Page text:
Urea Cycle : Definition, Function, Reaction And Diagnosis

Urea cycle

The Urea Cycle (also known as the ornithine cycle) is a cycle of biochemical reactions that produces urea (NH2) 2CO from ammonia (NH3). This cycle occurs in ureotelic organisms. The urea cycle converts highly toxic ammonia into urea for immersion. This cycle was the first metabolic cycle to be discovered, five years ago by the discovery of the TCA cycle (Hans Krebs and Kurt Henseleit, 1932). The urea cycle is primarily in the liver and in the kidney, to some degree.

In humans and mammals, approximately 80% of nitrogen is produced in the form of urea emitted, which is produced through a series of reactions in cytosol and mitochondrial matrix of liver cells. These reactions are collectively called the urea cycle or the Krebs-Hensleit cycle.

Ammonia is a poisonous product of nitrogen metabolism that should be removed from our body. The urea cycle or the ornithine cycle changes the extra ammonia in urea in the mitochondria of the liver cells. The urea form, then enters the blood stream, is filtered with the kidney and is ultimately emitted in the urine.

The overall response to the formation of urea from ammonia is as follows:

2 ammonia + CO2 + 3 ATP —> urea + water + 3 ADP


Amino acid synthesis results result in ammonia. All animals need a way to remove this product. Most aquatic creatures, or ammonotelic organisms, separate ammonia without converting it. Ammonia is toxic, but on immersion from aquatic species, it becomes diluted with water outside the organism. Organizations who can not remove Nitrogen as ammonia easily and safely, can convert it into less toxic substances such as urea or uric acid. The urea cycle is mainly in the liver. The urea produced by the liver is then released into the blood stream where it travels to the kidney and is eventually emitted in the urine. In species with birds and most insects, ammonia is converted to uric acid or its urine salts, which is excreted in solid form.


The entire non-toxic immersion product is converted into urea at the cost of two amino groups, NH 4 + and Aspartate one, and carbon atom from HCO3, four “high energy” phosphate bonds (3 ATP hydrolyzed 2 ADP and An AMP). Conversion from ammonia to urea occurs in five main steps. To enter the cycle, ammonia is necessary for the first time and all four parts of the following four cycle are. To enter the cycle, ammonia is converted into carbamoyl phosphate. There are four enzymatic reactions in the urea cycle: a mitochondrial and three cytosolic.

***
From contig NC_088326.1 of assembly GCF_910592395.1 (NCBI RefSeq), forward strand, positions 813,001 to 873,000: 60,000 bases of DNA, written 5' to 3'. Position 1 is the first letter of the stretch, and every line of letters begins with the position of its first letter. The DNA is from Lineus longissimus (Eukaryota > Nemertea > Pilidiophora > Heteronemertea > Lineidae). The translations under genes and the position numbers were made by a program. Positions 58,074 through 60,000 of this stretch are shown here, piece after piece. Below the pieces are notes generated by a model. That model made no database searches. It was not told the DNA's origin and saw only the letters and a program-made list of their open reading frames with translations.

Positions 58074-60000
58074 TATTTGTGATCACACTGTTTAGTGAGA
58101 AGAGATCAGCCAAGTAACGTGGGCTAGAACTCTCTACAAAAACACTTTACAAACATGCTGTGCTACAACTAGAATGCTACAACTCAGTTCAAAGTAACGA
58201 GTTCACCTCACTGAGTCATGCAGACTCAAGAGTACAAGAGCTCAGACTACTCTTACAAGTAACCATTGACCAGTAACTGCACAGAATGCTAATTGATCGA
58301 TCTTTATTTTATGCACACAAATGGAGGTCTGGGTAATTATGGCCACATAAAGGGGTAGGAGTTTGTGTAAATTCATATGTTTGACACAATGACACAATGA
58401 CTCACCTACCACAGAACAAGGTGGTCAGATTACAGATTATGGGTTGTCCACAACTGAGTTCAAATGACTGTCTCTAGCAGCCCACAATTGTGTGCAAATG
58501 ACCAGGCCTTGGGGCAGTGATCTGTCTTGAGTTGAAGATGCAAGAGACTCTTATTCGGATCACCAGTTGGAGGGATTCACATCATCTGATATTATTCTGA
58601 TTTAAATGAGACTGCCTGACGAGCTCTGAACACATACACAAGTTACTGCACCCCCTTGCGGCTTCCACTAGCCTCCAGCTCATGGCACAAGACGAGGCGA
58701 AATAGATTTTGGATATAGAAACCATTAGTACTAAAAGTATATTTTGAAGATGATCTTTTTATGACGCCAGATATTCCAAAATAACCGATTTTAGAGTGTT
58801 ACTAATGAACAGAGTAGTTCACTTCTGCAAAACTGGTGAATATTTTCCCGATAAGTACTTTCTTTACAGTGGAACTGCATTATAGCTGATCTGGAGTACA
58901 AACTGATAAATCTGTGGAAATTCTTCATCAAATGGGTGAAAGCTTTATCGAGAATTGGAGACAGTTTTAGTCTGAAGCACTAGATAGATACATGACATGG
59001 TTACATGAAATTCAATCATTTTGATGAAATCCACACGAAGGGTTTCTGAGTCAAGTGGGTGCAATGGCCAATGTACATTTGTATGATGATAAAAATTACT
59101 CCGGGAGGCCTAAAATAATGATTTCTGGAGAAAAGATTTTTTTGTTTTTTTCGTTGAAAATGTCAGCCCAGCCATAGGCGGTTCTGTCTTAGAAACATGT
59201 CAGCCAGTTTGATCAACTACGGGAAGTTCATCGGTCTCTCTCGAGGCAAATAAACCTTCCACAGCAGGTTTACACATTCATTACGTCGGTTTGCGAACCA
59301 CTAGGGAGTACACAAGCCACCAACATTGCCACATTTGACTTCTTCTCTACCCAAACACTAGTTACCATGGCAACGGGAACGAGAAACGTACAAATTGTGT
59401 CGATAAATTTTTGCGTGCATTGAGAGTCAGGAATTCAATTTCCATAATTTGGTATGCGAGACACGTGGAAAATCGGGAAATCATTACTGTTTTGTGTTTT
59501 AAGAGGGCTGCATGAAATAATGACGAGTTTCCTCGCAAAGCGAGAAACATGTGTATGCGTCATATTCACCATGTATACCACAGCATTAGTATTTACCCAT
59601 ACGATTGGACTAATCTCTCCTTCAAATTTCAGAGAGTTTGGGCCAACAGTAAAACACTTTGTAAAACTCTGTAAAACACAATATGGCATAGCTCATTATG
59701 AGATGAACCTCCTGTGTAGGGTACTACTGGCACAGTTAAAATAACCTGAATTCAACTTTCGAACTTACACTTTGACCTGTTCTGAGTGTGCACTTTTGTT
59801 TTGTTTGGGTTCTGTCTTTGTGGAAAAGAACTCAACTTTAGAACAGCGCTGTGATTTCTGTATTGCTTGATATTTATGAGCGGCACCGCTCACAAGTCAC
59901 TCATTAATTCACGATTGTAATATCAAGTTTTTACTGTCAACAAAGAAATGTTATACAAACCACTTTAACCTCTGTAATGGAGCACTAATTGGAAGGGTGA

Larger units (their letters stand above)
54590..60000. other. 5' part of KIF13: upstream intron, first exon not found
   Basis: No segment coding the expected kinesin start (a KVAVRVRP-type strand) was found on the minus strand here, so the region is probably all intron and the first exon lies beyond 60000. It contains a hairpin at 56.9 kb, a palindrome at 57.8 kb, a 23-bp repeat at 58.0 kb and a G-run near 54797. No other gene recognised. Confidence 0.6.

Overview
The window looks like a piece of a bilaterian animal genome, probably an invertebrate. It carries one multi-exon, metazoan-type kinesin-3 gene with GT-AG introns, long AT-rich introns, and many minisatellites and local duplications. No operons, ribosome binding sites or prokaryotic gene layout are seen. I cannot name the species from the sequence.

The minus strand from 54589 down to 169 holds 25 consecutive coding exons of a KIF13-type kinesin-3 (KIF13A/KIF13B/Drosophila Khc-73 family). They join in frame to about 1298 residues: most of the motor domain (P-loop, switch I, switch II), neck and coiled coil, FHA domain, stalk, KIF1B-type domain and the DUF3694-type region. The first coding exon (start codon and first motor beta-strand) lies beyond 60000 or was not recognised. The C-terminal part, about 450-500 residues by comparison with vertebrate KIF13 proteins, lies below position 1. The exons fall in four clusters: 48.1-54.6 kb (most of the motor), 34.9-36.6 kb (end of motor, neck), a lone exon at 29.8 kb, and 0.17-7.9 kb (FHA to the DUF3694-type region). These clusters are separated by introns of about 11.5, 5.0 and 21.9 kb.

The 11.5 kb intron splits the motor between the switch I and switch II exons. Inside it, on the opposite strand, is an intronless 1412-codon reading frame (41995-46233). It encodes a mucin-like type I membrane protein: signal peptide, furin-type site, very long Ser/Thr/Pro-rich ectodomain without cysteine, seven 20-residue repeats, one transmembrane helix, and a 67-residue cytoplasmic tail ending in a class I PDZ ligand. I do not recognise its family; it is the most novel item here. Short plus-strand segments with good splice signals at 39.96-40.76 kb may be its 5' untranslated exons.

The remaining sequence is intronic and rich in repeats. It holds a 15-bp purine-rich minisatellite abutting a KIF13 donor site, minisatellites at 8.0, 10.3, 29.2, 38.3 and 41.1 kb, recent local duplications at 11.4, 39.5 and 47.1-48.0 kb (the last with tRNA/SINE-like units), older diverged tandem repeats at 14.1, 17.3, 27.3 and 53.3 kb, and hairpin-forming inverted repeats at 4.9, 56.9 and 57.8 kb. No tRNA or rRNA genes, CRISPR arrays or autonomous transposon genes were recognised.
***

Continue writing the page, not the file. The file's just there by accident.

Steps in Urea Cycle

The urea cycle is a series of five reactions catalyzed by several major enzymes. The first two steps in the cycle are in the mitochondrial matrix and the remaining steps are in cytosol. Thus, urea cycle spreads to two cellular coaches of liver cells.

•  In the first stage of the Krebs-Henseleit cycle, ammonia produced in mitochondria is converted into carbamoyl phosphate by the enzyme called carbamoyl phosphate synthesis I. The response can be given as follows:
NH3 + CO2 + 2 ATP → carbamoyl Phosphate + 2 ADP + PI

•  In the second stage, the transfer involves transfer of carbamoyl group from carbamoyl phosphate to ornithine from citrulline. This phase is stimulated by the enzyme ornithine transcarbamoylase (OTC). The response is given as follows:
Carbamoyl phosphate + ornithine → citrulline + PI

The citrulline created in this way is left in the cytosol for use in the remaining stages of the cycle.

•  The third stage is catalyzed by the enzymes called argininosuccinate synthesis, which uses citrulline and ATP to create citrullyl-AMP intermediate, which responds to the production of argininosuccinate with the amino group from agonnate. This reaction can be given as follows:
Citrulline + ATP + aspartate → argininosuccinate  + AMP + PPI

•  Fourth stage involves cleavage of argininosuccinate to make firefighters and arginine. Argininosuccinate lyase enzyme is the reaction catalyst, which can be shown as follows:
argininosuccinate → arginine + fumarate

•  In the fifth and final stage of the urea cycle, the arginine is hydrolyzed to make urea and ornithine. It is catalyzed by arginase and can be given as follows:
Arginine → Urea + ornithine

The overall response can be given as follows:

2 NH3 + CO2 + 3 ATP G urea + 2 ADP + AMP + PPI + 2 PI

Importance of Urea Cycle

The main objective of the urea cycle is to eliminate poisonous ammonia from the body. Every day, about 10 to 20 grams of ammonia are removed from the body of a healthy adult. A passive work urea cycle means excess amounts of ammonia in the body, which can lead to hyperammonemia and related illnesses. There may be cycle related disorders due to lack of one or more of the major enzymes that induce various reactions in the urea cycle. In the urea cycle the faults can create vomiting, coma and impulse in newly born children. It is often misidentified as septicemia and is treated with antibiotics in vain. Even 1 mm extra ammonia can cause serious and irreversible damage.

Diagnosis of Urea Cycle Defects

Blood aminogram is regularly used in the diagnosis of urea cycle disorders. The concentration of nitrogen-carrier amino acids, glutamine and alanine in plasma has increased in case of OTC deficiency. In children, high levels of orchic acid in urine can be an indicator of OTC deficiency. In the cases of citrullinemia, increased levels of blood citrulline and argininosuccinate are also seen.

In older children, these disorders can be present in the form of developmental failure, psychiatrist retardation and behavioral abnormalities. Therefore, blood ammonia and urine related orotic surveillance and quantity are important in patients with unclear neurological symptoms.

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